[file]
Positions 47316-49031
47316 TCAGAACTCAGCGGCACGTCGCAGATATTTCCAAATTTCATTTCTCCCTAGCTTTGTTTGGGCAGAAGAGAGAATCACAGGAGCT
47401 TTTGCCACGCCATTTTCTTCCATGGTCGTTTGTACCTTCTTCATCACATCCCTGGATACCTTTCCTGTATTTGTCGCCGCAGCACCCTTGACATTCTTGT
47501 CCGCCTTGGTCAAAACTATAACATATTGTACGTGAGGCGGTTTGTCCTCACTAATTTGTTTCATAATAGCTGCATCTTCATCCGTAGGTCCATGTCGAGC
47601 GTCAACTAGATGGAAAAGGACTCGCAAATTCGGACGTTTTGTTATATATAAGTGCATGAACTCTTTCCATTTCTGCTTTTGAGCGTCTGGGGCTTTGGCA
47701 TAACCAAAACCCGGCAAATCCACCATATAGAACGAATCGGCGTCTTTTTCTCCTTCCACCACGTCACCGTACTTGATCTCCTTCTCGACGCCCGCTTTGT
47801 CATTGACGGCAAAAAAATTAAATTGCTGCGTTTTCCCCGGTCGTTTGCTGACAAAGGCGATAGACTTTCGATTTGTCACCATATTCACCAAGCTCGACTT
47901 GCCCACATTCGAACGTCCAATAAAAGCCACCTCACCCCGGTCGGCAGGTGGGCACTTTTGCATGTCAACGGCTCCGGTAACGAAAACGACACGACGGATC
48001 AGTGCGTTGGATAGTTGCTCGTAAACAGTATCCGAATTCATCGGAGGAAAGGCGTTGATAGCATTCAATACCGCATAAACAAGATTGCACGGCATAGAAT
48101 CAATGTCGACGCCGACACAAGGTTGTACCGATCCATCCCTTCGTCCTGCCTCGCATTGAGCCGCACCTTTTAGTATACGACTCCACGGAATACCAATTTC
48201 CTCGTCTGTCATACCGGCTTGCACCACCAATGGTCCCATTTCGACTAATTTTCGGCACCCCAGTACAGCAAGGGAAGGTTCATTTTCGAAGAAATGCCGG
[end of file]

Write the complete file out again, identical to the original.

Positions 47316-49031
47316 TCAGAACTCAGCGGCACGTCGCAGATATTTCCAAATTTCATTTCTCCCTAGCTTTGTTTGGGCAGAAGAGAGAATCACAGGAGCT
47401 TTTGCCACGCCATTTTCTTCCATGGTCGTTTGTACCTTCTTCATCACATCCCTGGATACCTTTCCTGTATTTGTCGCCGCAGCACCCTTGACATTCTTGT
47501 CCGCCTTGGTCAAAACTATAACATATTGTACGTGAGGCGGTTTGTCCTCACTAATTTGTTTCATAATAGCTGCATCTTCATCCGTAGGTCCATGTCGAGC
47601 GTCAACTAGATGGAAAAGGACTCGCAAATTCGGACGTTTTGTTATATATAAGTGCATGAACTCTTTCCATTTCTGCTTTTGAGCGTCTGGGGCTTTGGCA
47701 TAACCAAAACCCGGCAAATCCACCATATAGAACGAATCGGCGTCTTTTTCTCCTTCCACCACGTCACCGTACTTGATCTCCTTCTCGACGCCCGCTTTGT
47801 CATTGACGGCAAAAAAATTAAATTGCTGCGTTTTCCCCGGTCGTTTGCTGACAAAGGCGATAGACTTTCGATTTGTCACCATATTCACCAAGCTCGACTT
47901 GCCCACATTCGAACGTCCAATAAAAGCCACCTCACCCCGGTCGGCAGGTGGGCACTTTTGCATGTCAACGGCTCCGGTAACGAAAACGACACGACGGATC
48001 AGTGCGTTGGATAGTTGCTCGTAAACAGTATCCGAATTCATCGGAGGAAAGGCGTTGATAGCATTCAATACCGCATAAACAAGATTGCACGGCATAGAAT
48101 CAATGTCGACGCCGACACAAGGTTGTACCGATCCATCCCTTCGTCCTGCCTCGCATTGAGCCGCACCTTTTAGTATACGACTCCACGGAATACCAATTTC
48201 CTCGTCTGTCATACCGGCTTGCACCACCAATGGTCCCATTTCGACTAATTTTCGGCACCCCAGTACAGCAAGGGAAGGTTCATTTTCGAAGAAATGCCGG